ASIAN LANGUAGE AND CULTURE CONSIDERATIONS by kpn40237

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									ASIAN LANGUAGE AND
CULTURE CONSIDERATIONS
       Celeste Roseberry-McKibbin, Ph.D.
   California State University, Sacramento and
         Elk Grove Unified School District

   www.csus.edu.homepages/SPA/Roseberry
Information excerpted with
permission from:
   Roseberry-McKibbin, C. (2008). Multicultural
    students with special language needs:
    Practical strategies for assessment and
    intervention (3rd ed.). Oceanside, CA:
    Academic Communication Associates

   Roseberry-McKibbin, C. (2007). Language
    disorders in children: A multicultural and case
    approach. Boston: Allyn & Bacon.
I. GENERAL CONSIDERATIONS
   Between 1990 and 2000, using the category of “race
    alone,” the number of Asians in the U.S. increased by
    48.3%.

   If one uses the category of “race alone or in
    combination,” the number of Asians in the U.S. grew by
    72.2% (U.S. Bureau of the Census, 2000).

   Between the years 2004-2005, the number of Asians in
    the U.S. grew by 3%, the highest of any race group
    during that time.
Currently, the largest groups are:
   1. Chinese
 2. Filipino
 3. Asian Indian
 4. Vietnamese
 5. Korean
 6. Japanese
*Common religions include:
   Confucianism

   Taoism

   Buddhism (karma, reincarnation)
A problem for Asians…
   Is that they are sometimes referred to as
    the “model minority.”

   Thus, they may be targets of resentment

   Their needs may also be overlooked; they
    may have difficulty receiving support
    services
*In terms of SES…
   30% of Asian children live in low-SES
    families as compared to 61% of African
    American children and 63% of Hispanic
    children (National Center for Children in
    Poverty, 2006)
II. ASIAN FAMILY LIFE
   The family is the basic societal unit and
    central focus of an individual’s life.
    Extended families living under the same
    roof are common.

   Many Asian cultures are patriarchal—
    fathers and eldest sons hold positions of
    high respect
Many Asian families encourage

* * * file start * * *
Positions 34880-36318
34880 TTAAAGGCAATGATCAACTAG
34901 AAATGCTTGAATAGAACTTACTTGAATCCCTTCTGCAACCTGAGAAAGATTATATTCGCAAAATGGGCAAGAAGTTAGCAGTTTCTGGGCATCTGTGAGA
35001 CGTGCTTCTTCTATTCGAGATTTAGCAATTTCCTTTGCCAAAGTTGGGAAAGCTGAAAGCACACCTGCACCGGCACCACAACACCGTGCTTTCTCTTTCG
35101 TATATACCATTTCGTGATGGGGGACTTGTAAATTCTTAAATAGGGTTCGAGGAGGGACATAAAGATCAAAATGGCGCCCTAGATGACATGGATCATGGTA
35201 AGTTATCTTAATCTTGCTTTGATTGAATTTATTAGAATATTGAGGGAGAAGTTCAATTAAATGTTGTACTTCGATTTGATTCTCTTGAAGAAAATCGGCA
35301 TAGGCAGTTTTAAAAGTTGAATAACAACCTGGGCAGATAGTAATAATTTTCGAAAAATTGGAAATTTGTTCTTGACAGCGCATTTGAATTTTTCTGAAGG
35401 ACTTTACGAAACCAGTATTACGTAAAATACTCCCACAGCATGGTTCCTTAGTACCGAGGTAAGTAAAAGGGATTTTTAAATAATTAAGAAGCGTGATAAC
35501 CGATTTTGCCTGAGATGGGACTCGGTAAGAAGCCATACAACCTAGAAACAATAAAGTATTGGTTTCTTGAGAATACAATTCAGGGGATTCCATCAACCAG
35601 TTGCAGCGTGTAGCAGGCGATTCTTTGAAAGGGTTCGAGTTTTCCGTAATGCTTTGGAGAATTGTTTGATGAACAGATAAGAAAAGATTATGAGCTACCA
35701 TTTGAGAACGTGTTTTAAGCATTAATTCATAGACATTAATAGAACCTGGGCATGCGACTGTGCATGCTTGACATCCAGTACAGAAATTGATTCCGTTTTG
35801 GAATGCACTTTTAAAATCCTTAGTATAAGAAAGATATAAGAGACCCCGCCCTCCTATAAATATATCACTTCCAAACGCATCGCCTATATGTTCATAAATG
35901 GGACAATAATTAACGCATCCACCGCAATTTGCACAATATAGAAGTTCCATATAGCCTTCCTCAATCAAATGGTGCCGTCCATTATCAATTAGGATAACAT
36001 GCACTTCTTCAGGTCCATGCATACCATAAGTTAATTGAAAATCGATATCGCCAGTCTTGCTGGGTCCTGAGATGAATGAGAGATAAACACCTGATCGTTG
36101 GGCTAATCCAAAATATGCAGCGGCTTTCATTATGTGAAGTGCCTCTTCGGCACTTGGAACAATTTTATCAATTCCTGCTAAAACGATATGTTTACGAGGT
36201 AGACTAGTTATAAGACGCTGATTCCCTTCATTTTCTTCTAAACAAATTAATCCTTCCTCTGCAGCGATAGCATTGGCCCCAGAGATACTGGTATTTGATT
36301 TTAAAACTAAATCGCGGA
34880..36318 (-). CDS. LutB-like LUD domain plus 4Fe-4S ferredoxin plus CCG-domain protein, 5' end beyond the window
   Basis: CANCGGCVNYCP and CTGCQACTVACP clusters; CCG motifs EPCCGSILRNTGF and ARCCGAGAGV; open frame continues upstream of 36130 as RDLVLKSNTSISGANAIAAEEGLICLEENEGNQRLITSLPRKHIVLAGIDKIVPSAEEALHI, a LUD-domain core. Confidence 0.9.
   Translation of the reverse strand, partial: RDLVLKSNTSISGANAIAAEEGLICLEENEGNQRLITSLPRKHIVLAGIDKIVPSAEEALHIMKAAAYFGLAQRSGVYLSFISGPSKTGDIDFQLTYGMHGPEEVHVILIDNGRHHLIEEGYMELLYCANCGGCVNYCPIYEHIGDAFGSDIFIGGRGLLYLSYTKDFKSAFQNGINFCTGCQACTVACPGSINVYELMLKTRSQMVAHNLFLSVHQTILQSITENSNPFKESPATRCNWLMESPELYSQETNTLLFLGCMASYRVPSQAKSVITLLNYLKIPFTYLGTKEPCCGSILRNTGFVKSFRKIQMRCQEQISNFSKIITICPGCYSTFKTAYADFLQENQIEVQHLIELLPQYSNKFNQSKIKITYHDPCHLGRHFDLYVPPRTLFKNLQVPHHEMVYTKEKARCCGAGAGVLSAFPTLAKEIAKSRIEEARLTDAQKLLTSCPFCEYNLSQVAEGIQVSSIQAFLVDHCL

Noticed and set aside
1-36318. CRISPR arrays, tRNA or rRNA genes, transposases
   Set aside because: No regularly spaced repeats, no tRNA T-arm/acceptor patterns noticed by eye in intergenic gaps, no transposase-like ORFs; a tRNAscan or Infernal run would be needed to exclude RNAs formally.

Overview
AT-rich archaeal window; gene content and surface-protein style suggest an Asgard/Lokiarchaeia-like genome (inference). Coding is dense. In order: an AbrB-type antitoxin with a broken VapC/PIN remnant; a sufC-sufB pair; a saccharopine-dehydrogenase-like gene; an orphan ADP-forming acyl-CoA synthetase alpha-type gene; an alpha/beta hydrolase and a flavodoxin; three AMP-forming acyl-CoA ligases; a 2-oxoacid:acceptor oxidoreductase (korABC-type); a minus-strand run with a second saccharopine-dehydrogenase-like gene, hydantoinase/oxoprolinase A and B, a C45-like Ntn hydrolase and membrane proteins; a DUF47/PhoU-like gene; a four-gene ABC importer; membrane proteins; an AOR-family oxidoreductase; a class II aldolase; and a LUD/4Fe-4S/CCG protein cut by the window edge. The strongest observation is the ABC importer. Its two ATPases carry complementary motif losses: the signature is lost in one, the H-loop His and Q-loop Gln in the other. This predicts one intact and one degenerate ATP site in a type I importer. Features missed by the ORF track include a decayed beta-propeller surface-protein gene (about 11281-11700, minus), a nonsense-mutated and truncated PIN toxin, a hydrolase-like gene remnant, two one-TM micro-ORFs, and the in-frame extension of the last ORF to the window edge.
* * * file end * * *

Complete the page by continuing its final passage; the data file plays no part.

children to…
Defer to adults

Respect authority

Be seen and not heard (“A quiet child is a good
  child.”)

Not grow up too quickly (mainstream Americans
 might view young children as “dependent” and
 “spoiled”)
For example:
   Many infants are
    breastfed on demand
    around the clock

   Infants are carried
    constantly; if they cry,
    they are attended to
    immediately

   Many children sleep with
    their parents
*Some families believe…
   That learning through exploration is unnatural

   If children show curiousity and want to
    explore, they are viewed as ill-mannered

   The child’s growth and self-realization as an
    individual is not important; it’s all about the
    family

   A child’s bad behavior is a disgrace to the
    whole family
If young children have special
needs…
   Parents may not view
    intervention/rehabilitation as necessary

   The attitude is “let kids be kids”

   Independence is not stressed
Parents may not feel obligated…
   To create learning situations for their children

   Children may be expected to learn through
    observing adults and being with them through
    the course of the day

   Often, older siblings care for younger siblings
Physical punishment…
   Is often common and expected

   Professionals need to let parents know
    specifics about American laws
    regarding what constitutes child abuse
III. EDUCATION AND LITERACY
   Education is very highly
    valued, and is the way
    an individual can bring
    honor to the family

   Most Asians have very
    high educational
    expectations for their
    children
According to the American Community
Survey (2005):
     49% of single-race Asians
      25+ years have a Bachelor’s
      degree or higher as compared
      to 27% of the general